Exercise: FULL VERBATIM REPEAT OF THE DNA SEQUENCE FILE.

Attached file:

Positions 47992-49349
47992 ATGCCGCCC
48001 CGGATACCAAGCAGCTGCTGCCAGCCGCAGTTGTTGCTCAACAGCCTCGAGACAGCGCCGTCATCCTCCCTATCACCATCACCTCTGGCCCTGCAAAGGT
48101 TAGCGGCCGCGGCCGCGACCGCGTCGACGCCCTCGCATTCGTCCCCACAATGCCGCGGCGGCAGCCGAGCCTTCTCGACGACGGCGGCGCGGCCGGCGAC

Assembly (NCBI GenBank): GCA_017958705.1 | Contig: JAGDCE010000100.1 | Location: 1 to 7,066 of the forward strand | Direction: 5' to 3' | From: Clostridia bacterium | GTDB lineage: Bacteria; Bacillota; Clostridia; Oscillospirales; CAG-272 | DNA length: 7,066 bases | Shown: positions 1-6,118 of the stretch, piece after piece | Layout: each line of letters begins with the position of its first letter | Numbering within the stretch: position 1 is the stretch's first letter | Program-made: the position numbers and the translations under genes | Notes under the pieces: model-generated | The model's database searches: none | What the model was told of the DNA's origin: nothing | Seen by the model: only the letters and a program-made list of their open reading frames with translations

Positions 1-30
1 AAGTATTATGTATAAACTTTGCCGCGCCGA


Positions 47992-49349
47992 ATGCCGCCC
48001 CGGATACCAAGCAGCTGCTGCCAGCCGCAGTTGTTGCTCAACAGCCTCGAGACAGCGCCGTCATCCTCCCTATCACCATCACCTCTGGCCCTGCAAAGGT
48101 TAGCGGCCGCGGCCGCGACCGCGTCGACGCCCTCGCATTCGTCCCCACAATGCCGCGGCGGCAGCCGAGCCTTCTCGACGACGGCGGCGCGGCCGGCGAC

Assembly (NCBI GenBank): GCA_017958705.1 | Contig: JAGDCE010000100.1 | Location: 1 to 7,066 of the forward strand | Direction: 5' to 3' | From: Clostridia bacterium | GTDB lineage: Bacteria; Bacillota; Clostridia; Oscillospirales; CAG-272 | DNA length: 7,066 bases | Shown: positions 1-6,118 of the stretch, piece after piece | Layout: each line of letters begins with the position of its first letter | Numbering within the stretch: position 1 is the stretch's first letter | Program-made: the position numbers and the translations under genes | Notes under the pieces: model-generated | The model's database searches: none | What the model was told of the DNA's origin: nothing | Seen by the model: only the letters and a program-made list of their open reading frames with translations

Positions 1-30
1 AAGTATTATGTATAAACTTTGCCGCGCCGA